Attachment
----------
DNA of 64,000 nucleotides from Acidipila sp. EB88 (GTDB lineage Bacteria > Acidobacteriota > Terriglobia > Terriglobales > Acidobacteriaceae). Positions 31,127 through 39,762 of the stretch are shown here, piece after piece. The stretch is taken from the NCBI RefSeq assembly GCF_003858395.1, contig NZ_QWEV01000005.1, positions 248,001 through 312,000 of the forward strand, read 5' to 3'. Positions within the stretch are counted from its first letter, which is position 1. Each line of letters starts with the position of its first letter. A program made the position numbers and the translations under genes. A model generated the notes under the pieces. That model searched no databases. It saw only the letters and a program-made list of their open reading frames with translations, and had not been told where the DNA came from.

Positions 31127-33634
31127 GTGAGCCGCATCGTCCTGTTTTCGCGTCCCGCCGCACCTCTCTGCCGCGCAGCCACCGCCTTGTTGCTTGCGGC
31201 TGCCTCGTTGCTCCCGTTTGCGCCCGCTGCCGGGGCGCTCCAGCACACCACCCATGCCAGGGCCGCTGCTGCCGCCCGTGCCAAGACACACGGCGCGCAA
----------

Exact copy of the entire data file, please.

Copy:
DNA of 64,000 nucleotides from Acidipila sp. EB88 (GTDB lineage Bacteria > Acidobacteriota > Terriglobia > Terriglobales > Acidobacteriaceae). Positions 31,127 through 39,762 of the stretch are shown here, piece after piece. The stretch is taken from the NCBI RefSeq assembly GCF_003858395.1, contig NZ_QWEV01000005.1, positions 248,001 through 312,000 of the forward strand, read 5' to 3'. Positions within the stretch are counted from its first letter, which is position 1. Each line of letters starts with the position of its first letter. A program made the position numbers and the translations under genes. A model generated the notes under the pieces. That model searched no databases. It saw only the letters and a program-made list of their open reading frames with translations, and had not been told where the DNA came from.

Positions 31127-33634
31127 GTGAGCCGCATCGTCCTGTTTTCGCGTCCCGCCGCACCTCTCTGCCGCGCAGCCACCGCCTTGTTGCTTGCGGC
31201 TGCCTCGTTGCTCCCGTTTGCGCCCGCTGCCGGGGCGCTCCAGCACACCACCCATGCCAGGGCCGCTGCTGCCGCCCGTGCCAAGACACACGGCGCGCAA